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Thursday, June 03, 2010

The 1977 FA Cup Final

by Matthew Eastley, author of From Bovril to Champagne (ordering details below) where these extracts come from, a highly recommended book on the 70s FA Cup, now out

The sun rises on Cup Final morning and it looks like being a warm one, which is hardly surprising as we’re closer to June than April. The red exodus from the north west is in full flow.

Train after train pulls out of Lime Street or Piccadilly. Both sets of fans are buoyant. Liverpool because they think they are going to complete the second part of the elusive treble. United fans because they think they are going to stop them. On one of the ‘special’ trains is Ian Brunton. He hasn’t missed a single first team game at Old Trafford since 1972. He and his mates are desperate to see United stop Liverpool in their tracks. “Although the press thought differently, we were confident we could stop them,” he says. It’s only 6am, but there’s already the distinctive sound of beer cans being fizzed open. By Crewe, Ian and his mates are already on their third can. By Stafford they’re up to six. It’s going to be a long day.

The southbound motorways are alive with cars sounding their horns. Scarves bearing either the famous Liver Bird or the trident-holding red devil flying from what seems like every other car. Though punk has been dominating the news, the charts are still dominated by radio-friendly, mainstream sounds: Deniece Williams’ ‘Free’, Kenny Rogers’s ‘Lucille’ and Elkie Brooks’ ‘Pearl’s a singer’ are the songs being played on the radios of the Wembley-bound cars and coaches.

As the United fans travelled south, many of them were in thoughtful mood as Mick Gorman explains: “For United fans of my age, in our late 20s and early 30s, there was the distant memory of the Babes being reduced to ten men and a passenger, by what in modern terms could only be described as assault by Aston Villa’s Peter McParland on our keeper Ray Wood and us consequently losing what should have been the ‘Double’. Twelve months later a ‘rough house’ Bolton side beat a scratch United side. Yes, there had been the moment in the sun when Leicester were beaten in 1963, but Wembley had no favourites and I went more in hope than anticipation. After all Liverpool had already won the League and the European Cup beckoned for them – European Football was what United dreamt about!”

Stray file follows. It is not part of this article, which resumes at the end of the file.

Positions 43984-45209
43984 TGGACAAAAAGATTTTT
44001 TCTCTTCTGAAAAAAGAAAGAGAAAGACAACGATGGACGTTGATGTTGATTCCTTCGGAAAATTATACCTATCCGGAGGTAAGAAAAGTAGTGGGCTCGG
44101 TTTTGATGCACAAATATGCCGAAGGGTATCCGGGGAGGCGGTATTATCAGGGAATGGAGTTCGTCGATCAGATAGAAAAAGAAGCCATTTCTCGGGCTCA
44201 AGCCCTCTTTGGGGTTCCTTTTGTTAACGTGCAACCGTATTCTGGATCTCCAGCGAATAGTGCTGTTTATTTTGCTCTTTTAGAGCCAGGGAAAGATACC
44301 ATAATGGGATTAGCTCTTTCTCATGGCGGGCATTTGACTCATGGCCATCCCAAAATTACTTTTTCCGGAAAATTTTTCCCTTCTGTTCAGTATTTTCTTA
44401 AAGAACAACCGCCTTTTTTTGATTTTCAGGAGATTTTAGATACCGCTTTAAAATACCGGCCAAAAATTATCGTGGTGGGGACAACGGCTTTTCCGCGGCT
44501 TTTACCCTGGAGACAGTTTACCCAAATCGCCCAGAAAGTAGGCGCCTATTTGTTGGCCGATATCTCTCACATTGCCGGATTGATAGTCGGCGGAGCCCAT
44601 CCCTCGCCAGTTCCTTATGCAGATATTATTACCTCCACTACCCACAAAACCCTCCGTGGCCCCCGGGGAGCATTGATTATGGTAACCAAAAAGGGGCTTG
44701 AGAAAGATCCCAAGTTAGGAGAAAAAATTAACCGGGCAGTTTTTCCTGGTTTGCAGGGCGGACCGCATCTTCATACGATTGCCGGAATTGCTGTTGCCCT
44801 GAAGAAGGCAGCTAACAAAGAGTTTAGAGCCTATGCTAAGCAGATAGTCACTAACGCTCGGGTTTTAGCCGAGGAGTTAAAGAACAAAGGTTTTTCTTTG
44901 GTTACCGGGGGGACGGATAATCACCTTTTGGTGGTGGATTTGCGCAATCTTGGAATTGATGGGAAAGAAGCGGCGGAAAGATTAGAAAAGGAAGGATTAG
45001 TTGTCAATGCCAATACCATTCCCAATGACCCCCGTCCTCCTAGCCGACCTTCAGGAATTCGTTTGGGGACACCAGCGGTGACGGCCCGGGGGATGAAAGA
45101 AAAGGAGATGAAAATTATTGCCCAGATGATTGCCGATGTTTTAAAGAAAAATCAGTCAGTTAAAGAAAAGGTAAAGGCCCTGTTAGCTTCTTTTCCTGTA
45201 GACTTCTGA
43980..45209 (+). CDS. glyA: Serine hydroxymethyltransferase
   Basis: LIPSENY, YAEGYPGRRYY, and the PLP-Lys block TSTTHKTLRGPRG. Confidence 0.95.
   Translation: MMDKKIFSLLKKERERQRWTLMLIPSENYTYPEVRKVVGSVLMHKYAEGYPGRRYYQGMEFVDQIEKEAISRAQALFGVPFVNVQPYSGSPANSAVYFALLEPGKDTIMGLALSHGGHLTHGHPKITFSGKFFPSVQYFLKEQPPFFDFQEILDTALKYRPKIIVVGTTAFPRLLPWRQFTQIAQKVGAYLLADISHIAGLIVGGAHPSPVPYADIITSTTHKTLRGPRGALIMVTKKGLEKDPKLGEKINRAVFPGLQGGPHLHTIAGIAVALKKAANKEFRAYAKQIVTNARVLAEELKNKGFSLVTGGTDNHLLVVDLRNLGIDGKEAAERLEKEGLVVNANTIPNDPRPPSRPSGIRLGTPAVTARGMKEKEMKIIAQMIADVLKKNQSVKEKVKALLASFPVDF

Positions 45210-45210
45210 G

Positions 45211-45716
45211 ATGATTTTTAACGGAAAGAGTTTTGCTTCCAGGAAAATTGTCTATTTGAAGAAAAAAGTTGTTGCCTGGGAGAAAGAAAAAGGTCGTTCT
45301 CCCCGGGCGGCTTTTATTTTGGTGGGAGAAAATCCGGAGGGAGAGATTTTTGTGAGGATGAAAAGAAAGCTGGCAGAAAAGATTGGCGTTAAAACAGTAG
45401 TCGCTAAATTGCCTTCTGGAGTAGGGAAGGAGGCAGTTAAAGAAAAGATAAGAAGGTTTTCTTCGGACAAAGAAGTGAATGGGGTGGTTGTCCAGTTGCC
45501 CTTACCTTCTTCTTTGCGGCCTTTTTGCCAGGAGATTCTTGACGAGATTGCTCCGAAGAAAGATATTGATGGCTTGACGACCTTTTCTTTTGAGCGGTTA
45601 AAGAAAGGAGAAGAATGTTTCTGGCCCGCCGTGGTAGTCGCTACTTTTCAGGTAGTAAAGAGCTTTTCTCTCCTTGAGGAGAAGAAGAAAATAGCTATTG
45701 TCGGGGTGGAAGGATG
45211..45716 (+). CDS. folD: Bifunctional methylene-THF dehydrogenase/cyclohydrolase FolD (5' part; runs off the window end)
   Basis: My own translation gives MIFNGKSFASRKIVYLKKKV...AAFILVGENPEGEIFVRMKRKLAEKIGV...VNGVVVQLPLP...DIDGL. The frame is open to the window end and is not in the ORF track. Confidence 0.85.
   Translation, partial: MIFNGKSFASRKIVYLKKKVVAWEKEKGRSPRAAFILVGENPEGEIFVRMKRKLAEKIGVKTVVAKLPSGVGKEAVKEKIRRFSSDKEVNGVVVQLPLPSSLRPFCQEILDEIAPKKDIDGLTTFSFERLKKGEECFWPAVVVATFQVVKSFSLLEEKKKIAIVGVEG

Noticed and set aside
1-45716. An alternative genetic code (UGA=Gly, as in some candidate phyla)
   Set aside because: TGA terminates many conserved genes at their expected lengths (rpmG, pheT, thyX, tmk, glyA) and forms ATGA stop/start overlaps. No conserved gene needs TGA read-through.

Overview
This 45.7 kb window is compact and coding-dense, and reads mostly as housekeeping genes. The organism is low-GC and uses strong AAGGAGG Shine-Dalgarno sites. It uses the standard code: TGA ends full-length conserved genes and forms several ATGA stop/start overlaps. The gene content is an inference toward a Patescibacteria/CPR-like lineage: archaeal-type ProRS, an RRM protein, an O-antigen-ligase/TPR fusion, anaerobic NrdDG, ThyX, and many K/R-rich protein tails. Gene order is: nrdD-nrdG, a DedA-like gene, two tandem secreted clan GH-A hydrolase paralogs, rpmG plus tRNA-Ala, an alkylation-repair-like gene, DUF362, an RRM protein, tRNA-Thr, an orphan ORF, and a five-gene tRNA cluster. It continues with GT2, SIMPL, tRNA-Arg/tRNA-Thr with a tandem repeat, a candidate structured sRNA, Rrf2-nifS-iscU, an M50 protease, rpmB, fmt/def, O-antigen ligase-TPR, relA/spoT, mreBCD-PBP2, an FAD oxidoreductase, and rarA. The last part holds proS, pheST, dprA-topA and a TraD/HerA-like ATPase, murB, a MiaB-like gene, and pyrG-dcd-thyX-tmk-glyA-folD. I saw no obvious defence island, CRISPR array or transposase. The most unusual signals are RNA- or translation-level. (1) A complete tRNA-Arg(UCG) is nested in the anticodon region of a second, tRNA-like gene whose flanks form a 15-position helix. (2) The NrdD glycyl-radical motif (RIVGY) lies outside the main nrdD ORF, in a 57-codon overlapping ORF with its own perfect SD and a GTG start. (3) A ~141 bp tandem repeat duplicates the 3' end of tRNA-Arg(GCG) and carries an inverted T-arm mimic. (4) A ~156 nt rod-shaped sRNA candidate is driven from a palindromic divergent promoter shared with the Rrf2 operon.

Coach after coach pulls into the car park. United fan Pete Darby recalls a light-hearted confrontation with some Liverpool fans carrying a placard depicting Tommy Docherty as a skeleton and the line ‘that shave was too close, Doc’ – basically a piss-take of an ad campaign for the new double-bladed Gillette GII being fronted at the time by The Doc. Like their previous two finals in the same decade, Liverpool’s supporters are at the East (Tunnel) end of the stadium.

Thousands of fans are still outside. Ian Brunton and his ticketless mates have somehow made their way to the ground and are thinking how to get in. The obvious thing is to simply leap over the turnstile. The problem is, this manoeuvre requires a level of agility beyond the capability of someone who has drunk 12 cans of bitter. “I had drunk myself into a stupor,” says Ian, “and simply wasn’t capable of jumping over a turnstile. I had also spent all my money so a bribe was out of the question too. As the kick-off got nearer, I began to realise what a fool I had been and I had blown my chances of seeing the game.”

But fellow United fan Mick Gorman is now safely in the stadium. He remembers the Old Wembley with some ambivalence: “It was a magical place, but it was also a tip. The views were terrible and, with the athletics track and the low sloping terraces, the view was atrocious. So having a ticket in the Lower West was not the greatest view in the house – but at least I was in the right end. My ticket cost £2.50 and the programme 50p. But the noise was intense and the colour of the occasion with flags and homemade banners was what made the occasion so special.” Just behind Mick is a banner that is getting plenty of laughs from the United fans. It reads: “I’d rather be a Muppet than a Scouser.” Another refers to United’s potent strike force and, with another reference to that Gillette ad, says: “Jim and Stu – the new 1-2.”